I'd recommend it if you have read other Neal Stephenson books and like his style and approach. I wouldn't choose it for a first Stephenson read, however. It's a bit toxic around the edges and might deter a reader from expanding into his later books. ( )
  lbspen | Jul 15, 2009 |
"You've come a long way, baby," is my pithy, surprised response when, having never experienced or heard of N. Stephenson, I read Zodiac followed immediate by Cryptonomicon. Like watching a clip of an NBA future-star as a freshman in college then cutting to one as a rookie in the NBA. The progression of skills writing-wise is stark, and a reader of Zodiac shouldn't expect more than a late 80's thriller with a moderately good story and main character, written by a novice. This book does not stand up to later Stephenson works; it's wonderful to see the writing get better.

All that said, the story is not science fiction, any more than any modern thriller that introduces a technically advanced gun (that is so technically advanced as to not be truly possible with today's technology) is science fiction. The story is set in then-current times and only in the middle and late in the story does it deal with the release by a corporation of an advanced organism/chemical catalyst that is meant to reduce pollution but has some other originally unintended effects and uses. In the context of the story, there is nothing fantastic about it (unless the reader is a very practically minded chemical engineer and could list off the 3 reasons that such a chemical could not be manufacturer) and the name eco-thriller pretty much describes it.

The main character, Sangamon, is quite a piece of work, a self-absorbed, criminal James Bond former engineer-cool-guy rebel, but mostly just a rebel who likes to cause trouble as 'fights the power'. The subtlety of this character, having many layers and being complex and real, is perhaps 'the' redeeming factor in this book that makes it worth sticking with and really a 'good' book. The character I found really unique among many, many novels, which is saying something. In his relationships with women, and his home/rental/living situation definitely is written as pulp fiction, and Stephenson's ability (with Sangamon's help) to write pulpy stuff interspersed with the story, is flavorful. I would not recommend this for anyone other than open-minded Stephenson fans or people employed in the green movement or people from Boston. ( )
  shawnd | Dec 22, 2008 |
Zodiac is one of Neal Stephenson's earlier books, and it shows. A lot of the writing style that went into Snow Crash is there, but it's rougher. It's hard to pick out specific examples, but the whole book didn't feel to me that it flowed as well as it ought to have. On the other hand, the story was a decent one, and had several nice moments of chemistry geekiness that reminded me of the mathematically-geeky side trips in Cryptonomicon.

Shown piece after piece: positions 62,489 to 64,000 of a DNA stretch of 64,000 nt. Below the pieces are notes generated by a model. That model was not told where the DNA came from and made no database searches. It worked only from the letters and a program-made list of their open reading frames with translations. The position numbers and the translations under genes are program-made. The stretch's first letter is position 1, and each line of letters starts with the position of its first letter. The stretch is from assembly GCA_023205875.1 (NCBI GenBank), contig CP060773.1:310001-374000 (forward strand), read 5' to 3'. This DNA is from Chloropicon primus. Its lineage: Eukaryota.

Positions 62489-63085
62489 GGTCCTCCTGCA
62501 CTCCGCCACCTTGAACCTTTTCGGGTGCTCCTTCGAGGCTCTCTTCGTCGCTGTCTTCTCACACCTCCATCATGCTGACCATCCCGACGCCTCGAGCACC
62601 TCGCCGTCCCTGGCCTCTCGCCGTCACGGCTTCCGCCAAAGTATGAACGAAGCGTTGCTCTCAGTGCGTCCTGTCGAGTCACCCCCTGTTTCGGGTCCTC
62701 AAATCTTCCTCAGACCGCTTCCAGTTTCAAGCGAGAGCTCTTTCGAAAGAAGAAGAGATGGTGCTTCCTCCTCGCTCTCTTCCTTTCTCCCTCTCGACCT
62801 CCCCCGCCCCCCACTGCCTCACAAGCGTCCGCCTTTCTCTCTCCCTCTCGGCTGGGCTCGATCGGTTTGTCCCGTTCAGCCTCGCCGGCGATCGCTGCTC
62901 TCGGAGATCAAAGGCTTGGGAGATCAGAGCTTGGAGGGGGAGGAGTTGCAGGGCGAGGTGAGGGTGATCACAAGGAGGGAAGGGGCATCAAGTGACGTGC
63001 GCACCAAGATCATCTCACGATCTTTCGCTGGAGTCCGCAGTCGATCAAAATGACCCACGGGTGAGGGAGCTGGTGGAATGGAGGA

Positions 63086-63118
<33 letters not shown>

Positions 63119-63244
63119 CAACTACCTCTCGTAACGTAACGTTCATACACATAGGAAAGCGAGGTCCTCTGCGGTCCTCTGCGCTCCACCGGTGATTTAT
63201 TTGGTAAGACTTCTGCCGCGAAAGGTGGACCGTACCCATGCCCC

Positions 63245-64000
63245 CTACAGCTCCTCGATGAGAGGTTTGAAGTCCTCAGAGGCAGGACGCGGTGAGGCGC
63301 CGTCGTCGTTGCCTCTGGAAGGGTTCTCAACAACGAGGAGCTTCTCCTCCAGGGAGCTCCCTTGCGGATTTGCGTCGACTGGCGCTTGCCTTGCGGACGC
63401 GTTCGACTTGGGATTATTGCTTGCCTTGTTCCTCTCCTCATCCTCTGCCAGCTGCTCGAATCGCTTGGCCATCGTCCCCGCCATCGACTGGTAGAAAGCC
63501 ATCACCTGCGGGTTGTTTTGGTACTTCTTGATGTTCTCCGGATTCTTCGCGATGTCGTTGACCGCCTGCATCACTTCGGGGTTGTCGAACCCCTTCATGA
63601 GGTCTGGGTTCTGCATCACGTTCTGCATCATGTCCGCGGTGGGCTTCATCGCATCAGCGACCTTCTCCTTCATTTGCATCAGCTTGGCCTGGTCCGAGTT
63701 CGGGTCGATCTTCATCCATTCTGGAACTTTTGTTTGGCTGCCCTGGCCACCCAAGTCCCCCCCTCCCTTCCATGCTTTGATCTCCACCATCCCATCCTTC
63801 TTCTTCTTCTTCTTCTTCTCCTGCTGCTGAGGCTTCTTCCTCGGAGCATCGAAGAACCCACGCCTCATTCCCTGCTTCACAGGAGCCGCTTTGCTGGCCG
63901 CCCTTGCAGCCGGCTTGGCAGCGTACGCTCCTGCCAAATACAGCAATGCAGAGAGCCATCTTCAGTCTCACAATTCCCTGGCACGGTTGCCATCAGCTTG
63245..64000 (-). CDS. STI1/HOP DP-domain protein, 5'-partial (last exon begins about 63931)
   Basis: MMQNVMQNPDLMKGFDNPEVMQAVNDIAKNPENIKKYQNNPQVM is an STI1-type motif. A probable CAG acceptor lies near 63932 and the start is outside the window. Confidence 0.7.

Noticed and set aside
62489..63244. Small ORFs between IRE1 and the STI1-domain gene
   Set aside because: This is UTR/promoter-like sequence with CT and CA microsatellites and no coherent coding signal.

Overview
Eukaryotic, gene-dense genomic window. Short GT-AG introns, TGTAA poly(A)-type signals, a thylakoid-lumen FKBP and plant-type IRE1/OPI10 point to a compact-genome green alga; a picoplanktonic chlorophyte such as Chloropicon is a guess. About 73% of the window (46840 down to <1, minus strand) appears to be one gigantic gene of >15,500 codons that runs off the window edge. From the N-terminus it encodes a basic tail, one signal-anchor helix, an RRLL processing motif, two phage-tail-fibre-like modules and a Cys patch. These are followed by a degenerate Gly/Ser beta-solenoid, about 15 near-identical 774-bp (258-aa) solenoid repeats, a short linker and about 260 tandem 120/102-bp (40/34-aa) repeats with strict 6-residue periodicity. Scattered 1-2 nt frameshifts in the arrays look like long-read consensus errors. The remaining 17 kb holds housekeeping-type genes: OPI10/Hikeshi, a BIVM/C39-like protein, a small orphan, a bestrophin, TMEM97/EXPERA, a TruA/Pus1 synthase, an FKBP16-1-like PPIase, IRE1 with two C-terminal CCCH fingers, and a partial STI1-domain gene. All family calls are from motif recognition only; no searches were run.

Surprisingly (at least to me), I liked the ending. I haven't really been happy with the endings of Stephenson's more recent books; I prefer something with a sense of closure. All three of his books that I've read (Snow Crash, The Diamond Age, and Cryptonomicon) had endings that felt unfinished. (Note that I don't mind endings that deliberately leave things open-ended, but I do like to feel that the main story has been resolved.) Regardless, Zodiac's ending did have closure, and I was happy with that.

So, it's a decent read, especially if you like Neal Stephenson's writing, but not really something I'd recommend going out of your way for.
  asciiphil | Dec 9, 2008 |
This is a good early book for any author. Very eco/green centric- I like this book better than anything Stephenson has written since the diamond age. ( )
  berbels | Oct 1, 2008 |
An eco-warrior tries to keep Boston safe from corporate polluters in his zodiac speedboat. Stephenson's storytelling does not make as much use of random tangents and diversions as he did in Cryptonomicon or the Baroque Cycle (what I've read of it) -- and I liked the tangents in those books, for the most part, although I'm sure other readers would view them only as a burden interrupting the true story. The characters of Zodiac are not as memorable. But it was a jaunty story nonetheless, with plenty of graphic descriptions of the science behind pollution and what happens when said pollution hits the body. A little window maybe into what the supporters of GreenPeace or the Sierra Club might be tring to accomplish. NOT based on true events as far as I know. ( )
  annodoom | Aug 12, 2008 |
Sangamon Taylor is gunning for the companies who dump toxic waste into water supplies. His big (non violent) hit is against a company dumping PCBs into Boston Harbor, he's collecting samples, analysing them and pinning the evidence on the executives with a big target for the media to hit.
My only quibble is that the serious injuries in the book aren't sold emotionally - his organisation is focused on non violent actions, but the enemy has no such compunctions. He repeatedly refers to himself as an asshole so maybe he really is just that detached, but in response, I was detached from him. ( )
  silentq | May 8, 2008 |
Not as thought-provoking or astoundingly creative as a lot of Stephenson's other works, but good, solid, fun, with all the typical Stephenson hallmarks. It was a good book to read out loud - one of the few Stephenson books that isn't too complicated to read out loud. ( )
  Gwendydd | May 6, 2008 |
I can't pinpoint what exactly I didn't like about this book because the premise was interesting and there were bits and pieces of characters and scenes that I found interesting but all in all it did not hold my attention. I hard to start reading it several times before I could even get halfway through. For people looking for more Stephenson books like Snowcrash I would NOT reccomend this one. ( )
  pixieslut | Mar 1, 2008 |